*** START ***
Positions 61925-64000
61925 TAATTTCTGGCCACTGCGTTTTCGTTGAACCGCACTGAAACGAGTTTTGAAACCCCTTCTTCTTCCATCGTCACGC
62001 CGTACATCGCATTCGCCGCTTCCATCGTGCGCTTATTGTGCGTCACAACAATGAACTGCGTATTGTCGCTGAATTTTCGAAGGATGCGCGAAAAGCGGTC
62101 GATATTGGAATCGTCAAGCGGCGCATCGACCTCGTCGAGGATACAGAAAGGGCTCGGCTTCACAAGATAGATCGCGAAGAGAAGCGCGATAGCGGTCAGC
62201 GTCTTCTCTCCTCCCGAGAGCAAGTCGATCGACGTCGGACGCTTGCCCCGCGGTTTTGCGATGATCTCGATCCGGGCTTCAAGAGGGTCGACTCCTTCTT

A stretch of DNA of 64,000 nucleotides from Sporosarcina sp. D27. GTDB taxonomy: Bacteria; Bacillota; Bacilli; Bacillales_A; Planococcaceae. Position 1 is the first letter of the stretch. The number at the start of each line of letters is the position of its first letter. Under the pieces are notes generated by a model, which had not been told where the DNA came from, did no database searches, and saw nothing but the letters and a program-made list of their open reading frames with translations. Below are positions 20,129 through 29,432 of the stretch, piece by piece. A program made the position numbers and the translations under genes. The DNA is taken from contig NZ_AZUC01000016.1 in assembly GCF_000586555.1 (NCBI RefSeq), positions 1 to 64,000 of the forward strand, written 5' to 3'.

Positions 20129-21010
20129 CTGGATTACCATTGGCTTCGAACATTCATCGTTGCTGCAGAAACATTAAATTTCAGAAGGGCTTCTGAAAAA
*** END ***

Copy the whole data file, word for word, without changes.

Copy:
Positions 61925-64000
61925 TAATTTCTGGCCACTGCGTTTTCGTTGAACCGCACTGAAACGAGTTTTGAAACCCCTTCTTCTTCCATCGTCACGC
62001 CGTACATCGCATTCGCCGCTTCCATCGTGCGCTTATTGTGCGTCACAACAATGAACTGCGTATTGTCGCTGAATTTTCGAAGGATGCGCGAAAAGCGGTC
62101 GATATTGGAATCGTCAAGCGGCGCATCGACCTCGTCGAGGATACAGAAAGGGCTCGGCTTCACAAGATAGATCGCGAAGAGAAGCGCGATAGCGGTCAGC
62201 GTCTTCTCTCCTCCCGAGAGCAAGTCGATCGACGTCGGACGCTTGCCCCGCGGTTTTGCGATGATCTCGATCCGGGCTTCAAGAGGGTCGACTCCTTCTT

A stretch of DNA of 64,000 nucleotides from Sporosarcina sp. D27. GTDB taxonomy: Bacteria; Bacillota; Bacilli; Bacillales_A; Planococcaceae. Position 1 is the first letter of the stretch. The number at the start of each line of letters is the position of its first letter. Under the pieces are notes generated by a model, which had not been told where the DNA came from, did no database searches, and saw nothing but the letters and a program-made list of their open reading frames with translations. Below are positions 20,129 through 29,432 of the stretch, piece by piece. A program made the position numbers and the translations under genes. The DNA is taken from contig NZ_AZUC01000016.1 in assembly GCF_000586555.1 (NCBI RefSeq), positions 1 to 64,000 of the forward strand, written 5' to 3'.

Positions 20129-21010
20129 CTGGATTACCATTGGCTTCGAACATTCATCGTTGCTGCAGAAACATTAAATTTCAGAAGGGCTTCTGAAAAA